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Osteoporosis & Oral Health

osteoporosisOsteoporosis is a disease condition in which the bones becomes exceptionally porous and are subject to fracture. It is responsible for bone fracture in about 2 million people annually, as around 10 million Americans live with this disease. Osteoporosis can occur in any part of the body, jawbone inclusive.

Osteoporosis of the jawbone is a significant concern for people needing one dental procedure or the other. For instance, the success of a dental implant is highly dependent on its ability to fuse to the jawbone. When the jawbone is affected by osteoporosis, it will be too weak for the fusion to happen. Osteoporosis of the jawbone as well as drugs used in its treatment, could affect your oral health.

Bone: An Ever-Changing Tissue

Living bone tissue is very much different from a dead skeleton frame found in the laboratory or a doctor’s office. Living bone tissue is perpetually reshaped by two natural processes: Resorption and bone formation.

In resorption, old damaged bones are broken down and removed from the body while in bone formation, new healthy bones replace the old damaged ones. These two processes happen simultaneously, and osteoporosis occurs when there is more resorption than bone formation.

Bisphosphonate drugs can correct this imbalance. They inhibit the resorption process, thereby bringing the two operations into spontaneity.

Occasionally, these drugs tend to have a different effect on the jawbone. Although it rarely happens, people who use bisphosphonate drugs for an extended period can find that some regions of their jawbone lose their ability to live and develop. This condition is called osteonecrosis of the jaw (ONJ).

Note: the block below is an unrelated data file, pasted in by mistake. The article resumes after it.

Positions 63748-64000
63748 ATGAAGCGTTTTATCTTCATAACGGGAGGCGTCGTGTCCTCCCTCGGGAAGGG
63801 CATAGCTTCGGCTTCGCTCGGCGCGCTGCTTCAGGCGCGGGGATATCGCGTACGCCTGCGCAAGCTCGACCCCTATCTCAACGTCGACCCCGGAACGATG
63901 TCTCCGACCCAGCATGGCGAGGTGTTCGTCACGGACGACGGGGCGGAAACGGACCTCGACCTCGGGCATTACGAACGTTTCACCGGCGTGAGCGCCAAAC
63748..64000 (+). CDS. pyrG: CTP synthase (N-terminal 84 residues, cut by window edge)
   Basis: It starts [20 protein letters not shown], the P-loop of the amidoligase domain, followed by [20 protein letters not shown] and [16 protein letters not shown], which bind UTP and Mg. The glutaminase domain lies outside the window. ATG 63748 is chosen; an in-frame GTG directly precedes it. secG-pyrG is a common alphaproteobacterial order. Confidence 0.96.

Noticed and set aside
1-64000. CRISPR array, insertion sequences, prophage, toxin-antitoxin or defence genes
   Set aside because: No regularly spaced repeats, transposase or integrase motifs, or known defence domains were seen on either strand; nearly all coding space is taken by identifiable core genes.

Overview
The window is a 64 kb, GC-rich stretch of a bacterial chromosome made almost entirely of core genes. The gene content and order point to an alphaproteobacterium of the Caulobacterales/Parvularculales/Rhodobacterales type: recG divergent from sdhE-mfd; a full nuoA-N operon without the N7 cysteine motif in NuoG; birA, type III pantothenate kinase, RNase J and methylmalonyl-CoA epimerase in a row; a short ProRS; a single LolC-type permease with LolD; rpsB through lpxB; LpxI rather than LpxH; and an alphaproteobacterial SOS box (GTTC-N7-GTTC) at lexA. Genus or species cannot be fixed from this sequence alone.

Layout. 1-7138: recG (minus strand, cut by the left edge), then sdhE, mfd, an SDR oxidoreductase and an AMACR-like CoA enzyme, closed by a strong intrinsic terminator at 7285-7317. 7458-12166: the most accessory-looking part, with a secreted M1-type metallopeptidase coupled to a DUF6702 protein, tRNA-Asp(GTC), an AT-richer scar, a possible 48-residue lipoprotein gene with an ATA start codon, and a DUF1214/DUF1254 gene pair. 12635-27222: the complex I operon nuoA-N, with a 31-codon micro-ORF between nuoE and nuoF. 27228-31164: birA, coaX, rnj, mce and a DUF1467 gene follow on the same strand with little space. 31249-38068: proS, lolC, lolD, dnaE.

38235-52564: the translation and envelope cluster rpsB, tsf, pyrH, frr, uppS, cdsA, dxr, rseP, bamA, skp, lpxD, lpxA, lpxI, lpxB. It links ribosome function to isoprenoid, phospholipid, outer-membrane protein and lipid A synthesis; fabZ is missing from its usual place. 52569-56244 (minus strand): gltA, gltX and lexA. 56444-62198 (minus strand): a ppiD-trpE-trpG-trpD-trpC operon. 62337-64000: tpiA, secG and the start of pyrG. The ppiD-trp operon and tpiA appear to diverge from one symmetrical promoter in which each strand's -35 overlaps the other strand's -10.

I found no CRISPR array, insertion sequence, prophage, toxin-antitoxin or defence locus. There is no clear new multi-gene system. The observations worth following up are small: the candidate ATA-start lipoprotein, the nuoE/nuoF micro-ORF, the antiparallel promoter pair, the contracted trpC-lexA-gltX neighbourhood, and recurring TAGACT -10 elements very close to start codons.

People that would be needing bisphosphonate drugs to correct their osteoporosis to should carefully consider the effects of the drugs before continuation.

Taking Medication

Taking bisphosphonate drugs through the mouth is preferable to taking it through veins. More than 90% of people who receive it intravenously develop ONJ.

People with osteoporosis should opt for taking their bisphosphonate drugs orally. Before beginning your bisphosphonate dosage, you must go for a dental checkup to correct any oral disease you might have. And while receiving the drugs, any incursive dental procedure should be avoided.

Before beginning any treatment, inform your medical team of any oral health issue you may have. Untreated oral disease can cause serious harm to your health.

People who take their bisphosphonate medications orally do not need to suspend their dental procedures as they have a slim chance of developing ONJ. The placement of dental implants will depend on if the supporting jawbone is healthy enough.

The presence of osteoporosis can influence the type of implants used and the time for the implant to fuse with the bone and heal completely.

Preventing Osteoporosis

Osteoporosis can be prevented in several ways. Always eat foods containing calcium and vitamin D, reducing your alcohol and caffeine intake, and giving up smoking can be helpful. Exercises such as walking and jogging can so also prove to be beneficial. Regular visits to your dentist are essential as they will help you maintain good oral health.

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